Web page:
They take charge by doing things like this that they think will arrange the relationship, also, in just taking over the relationship. Dennis, you talked about the DTR, defining the relationship. Men aren’t doing that, so women are doing it.
Dennis: They are. You are saying that some women take charge. I’m seeing the words, “entrapment,” here.
Seriously, by buying a house together or putting your name on a boat together before you are engaged.
Michael: That’s right. It works both ways. The interesting thing about what Hayley was talking about as far as taking charge—we used to have this image of women would shack up with men because they wanted to feel provided for, and they were the meeker one in the relationship.
Now we are actually seeing that flip like she is talking about. Where women are just saying, “You know, I am going to define the relationship; and if he grunts anything affirmative, then we are good to go.” The guy is just not talking, clamming up.
Bob: As I am listening to the two of you, I am going to ask this question and let you guys give the answer so you get in trouble instead of me, okay?
Michael: That is why we are here.
Bob: Is it true that women tend to be more relationally stupid than men?
Hayley: Wow! I didn’t think that is what you were going to say. I thought you were going to say, “They tend to be more relationally-oriented, and I think that might be why they come out looking like they are more stupid because they base everything on that.”
Bob: So they would be more likely, we would think, to make compromises in the relational dynamic because they are more relationally-oriented.
Dennis: I don’t know, though, Bob. I start thinking about the cupidity of men, and I am not down on men.
Dennis: But I am not sure about the cupidity factor of men at this point. I think it may surpass women.
Michael: I think that men are much more inelegant as far as their acts of cupidity (laughter), whereas they are much more obvious. They are like, you know, it’s not a good idea to go outside in a snowstorm wearing shorts. That is like obvious cupidity.
Whereas I think the acts of cupidity that women tend to fall prey to are much more subtle. It is almost like our old, “Men lie to get what they want, but women lie to themselves to get what they want.” It is more of an elegant cupidity that women have going for them.
Bob: One of the things you list as an act of cupidity for singles is to date someone who is from a different faith.
Hayley: Missionary dating.
Dennis: Yes. I did that as a single.
Hayley: Did you? How did it work for you?
Dennis: For a month it was exciting.
Dennis: I had…
Michael: Doing the Lord’s work.
Dennis: I was! I mean it was like 20 young ladies in one month. I had a bunch of blind dates. Yet, when I gave my dating life to God and He didn’t give it back to me for about a year, I got the point that missionary dating was dangerous. To date somebody who doesn’t share, not just sharing the faith, where, “Yes, you both go to church,”—no—but those who share the same core beliefs and convictions and are passionate about their walk…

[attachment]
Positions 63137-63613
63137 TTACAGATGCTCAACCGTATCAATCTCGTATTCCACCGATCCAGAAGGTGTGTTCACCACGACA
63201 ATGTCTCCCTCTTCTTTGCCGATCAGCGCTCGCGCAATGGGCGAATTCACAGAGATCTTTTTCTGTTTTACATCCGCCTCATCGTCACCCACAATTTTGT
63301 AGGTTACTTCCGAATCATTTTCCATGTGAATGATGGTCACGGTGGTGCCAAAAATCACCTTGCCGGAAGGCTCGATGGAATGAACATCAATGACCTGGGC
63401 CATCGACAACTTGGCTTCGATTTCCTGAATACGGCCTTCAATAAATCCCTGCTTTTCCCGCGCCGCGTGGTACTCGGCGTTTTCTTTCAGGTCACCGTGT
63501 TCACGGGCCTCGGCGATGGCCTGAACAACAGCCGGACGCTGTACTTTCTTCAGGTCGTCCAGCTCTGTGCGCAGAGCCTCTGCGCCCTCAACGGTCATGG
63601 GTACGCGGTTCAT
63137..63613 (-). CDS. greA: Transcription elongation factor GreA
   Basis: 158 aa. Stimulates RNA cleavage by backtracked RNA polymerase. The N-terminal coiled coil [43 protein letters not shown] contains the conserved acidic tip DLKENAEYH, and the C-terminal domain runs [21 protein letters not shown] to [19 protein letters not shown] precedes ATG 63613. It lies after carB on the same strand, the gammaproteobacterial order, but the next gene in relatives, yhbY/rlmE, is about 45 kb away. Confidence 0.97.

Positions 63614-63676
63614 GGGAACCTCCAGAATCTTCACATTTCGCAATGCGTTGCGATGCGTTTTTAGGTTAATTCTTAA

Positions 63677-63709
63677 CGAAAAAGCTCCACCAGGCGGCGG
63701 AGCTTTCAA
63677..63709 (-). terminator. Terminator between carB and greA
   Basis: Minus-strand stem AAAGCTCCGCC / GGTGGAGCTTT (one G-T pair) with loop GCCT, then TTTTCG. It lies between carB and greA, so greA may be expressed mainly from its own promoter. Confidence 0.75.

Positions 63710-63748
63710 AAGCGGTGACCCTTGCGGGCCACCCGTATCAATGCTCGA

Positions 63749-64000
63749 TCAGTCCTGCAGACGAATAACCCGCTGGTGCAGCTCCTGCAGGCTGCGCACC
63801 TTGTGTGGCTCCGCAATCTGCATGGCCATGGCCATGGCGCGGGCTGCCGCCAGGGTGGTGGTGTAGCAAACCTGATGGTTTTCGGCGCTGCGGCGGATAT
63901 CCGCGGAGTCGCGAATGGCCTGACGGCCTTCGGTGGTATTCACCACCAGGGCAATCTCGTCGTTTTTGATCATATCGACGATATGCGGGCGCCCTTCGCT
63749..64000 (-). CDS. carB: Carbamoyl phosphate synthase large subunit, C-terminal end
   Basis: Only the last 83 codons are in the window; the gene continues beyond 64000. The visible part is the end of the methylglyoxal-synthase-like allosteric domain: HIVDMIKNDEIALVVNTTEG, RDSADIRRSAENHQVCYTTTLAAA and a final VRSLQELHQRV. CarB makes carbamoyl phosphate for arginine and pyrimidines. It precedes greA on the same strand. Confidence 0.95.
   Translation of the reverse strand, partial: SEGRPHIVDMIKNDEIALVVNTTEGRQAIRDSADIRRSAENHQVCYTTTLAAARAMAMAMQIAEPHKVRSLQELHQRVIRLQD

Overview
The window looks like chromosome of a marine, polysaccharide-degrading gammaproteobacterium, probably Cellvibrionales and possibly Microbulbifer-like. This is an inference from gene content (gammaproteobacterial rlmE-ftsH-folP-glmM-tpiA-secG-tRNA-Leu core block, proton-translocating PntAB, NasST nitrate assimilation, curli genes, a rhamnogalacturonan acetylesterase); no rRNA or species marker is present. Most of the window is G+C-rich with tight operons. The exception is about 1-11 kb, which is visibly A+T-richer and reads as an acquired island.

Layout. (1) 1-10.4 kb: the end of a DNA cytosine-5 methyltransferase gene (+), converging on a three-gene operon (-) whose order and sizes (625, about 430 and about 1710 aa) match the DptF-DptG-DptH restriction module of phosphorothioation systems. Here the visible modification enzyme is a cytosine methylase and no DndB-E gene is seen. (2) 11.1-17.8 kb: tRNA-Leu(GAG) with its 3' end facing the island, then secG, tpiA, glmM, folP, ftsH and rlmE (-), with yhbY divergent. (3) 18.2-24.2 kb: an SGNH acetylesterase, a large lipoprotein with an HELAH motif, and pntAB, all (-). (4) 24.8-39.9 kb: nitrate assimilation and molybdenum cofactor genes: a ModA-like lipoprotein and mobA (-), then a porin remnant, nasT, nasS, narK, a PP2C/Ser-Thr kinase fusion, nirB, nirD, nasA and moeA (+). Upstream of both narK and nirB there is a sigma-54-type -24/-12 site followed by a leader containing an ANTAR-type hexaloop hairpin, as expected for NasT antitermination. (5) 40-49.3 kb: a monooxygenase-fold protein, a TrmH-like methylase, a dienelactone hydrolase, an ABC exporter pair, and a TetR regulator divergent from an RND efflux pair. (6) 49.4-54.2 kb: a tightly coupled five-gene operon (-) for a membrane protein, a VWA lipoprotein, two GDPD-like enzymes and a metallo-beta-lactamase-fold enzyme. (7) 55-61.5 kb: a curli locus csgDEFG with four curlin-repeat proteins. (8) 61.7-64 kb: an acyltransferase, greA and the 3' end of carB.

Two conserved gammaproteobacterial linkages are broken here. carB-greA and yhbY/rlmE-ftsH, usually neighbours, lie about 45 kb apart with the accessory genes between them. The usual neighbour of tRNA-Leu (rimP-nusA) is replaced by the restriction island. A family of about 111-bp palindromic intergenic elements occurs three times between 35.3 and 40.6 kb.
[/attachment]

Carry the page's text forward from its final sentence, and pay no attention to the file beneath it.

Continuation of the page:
Bob: The same level of intensity, right.
Dennis: A walk with Jesus Christ where He governs my life. My surrender to Him is the bottom line of life.
Hayley: I think a lot of people don’t know that God’s Word forbids us to be unequally yoked. We can’t be yoked, connected, hooked together, and married with someone who hates God; and unfortunately that’s your choice—you love God or you hate God.
In these relationships with people of a different faith, you are first of all, sinning. But second of all, you are destining yourself to a terrible life. I have a lot of friends who are married to men who aren’t believers; and it is very difficult because the very core of your being, the God who you worship, the God who you do everything around, your husband doesn’t respect.
Dennis: Hayley, I want to break your choices down to three. Love God, hate God, or ignore God—neutral about God.
Dennis: Lukewarm about God. In my opinion, it is easy to spot the hatred toward God—that is there. The problem is because of a guy’s desire for romance, sex, love, companionship for a woman and a wife, he may fake…
Bob: “I’ll go to church with you. Yeah, I don’t mind going to church.”
Dennis: He may fake that. That is why a young lady has to look at the track record of the young man to make sure his newfound faith did not accompany his newfound love for a young lady.
Michael: It doesn’t just go one direction with the sexes; because I lived a portion of my life where I would carefully craft my question, my initial questions about a perspective date’s faith so that it made it easy for me to check that off. Like, “So, do you believe in God?” “Oh, yeah.” “So, do you celebrate Christmas?” “Oh, yeah.” Okay, we can go from there.
Dennis: Pick the major holidays; is that it?
Michael: Yes, exactly. You know the CEO’s—Christmas, Easter, Only.
Bob: You look at this, and here’s how the hook gets set for singles. There is something that will happen, either there is a physical attractiveness—you see a guy, you see a girl, and you say, “Wow,” and the hook is initially set; or it goes to the next level where there is some emotional chemistry that goes on, and the hook gets set.
Once that is set and you find out, “Okay, we are not on the same page spiritually, but it is still so nice. He is such a nice guy. She is such a sweet girl. She has a good heart, and she seems kind and generous. I know the ‘God-thing’ will come around after a while.” You are saying, “Danger! Danger!” Will Robinson, right?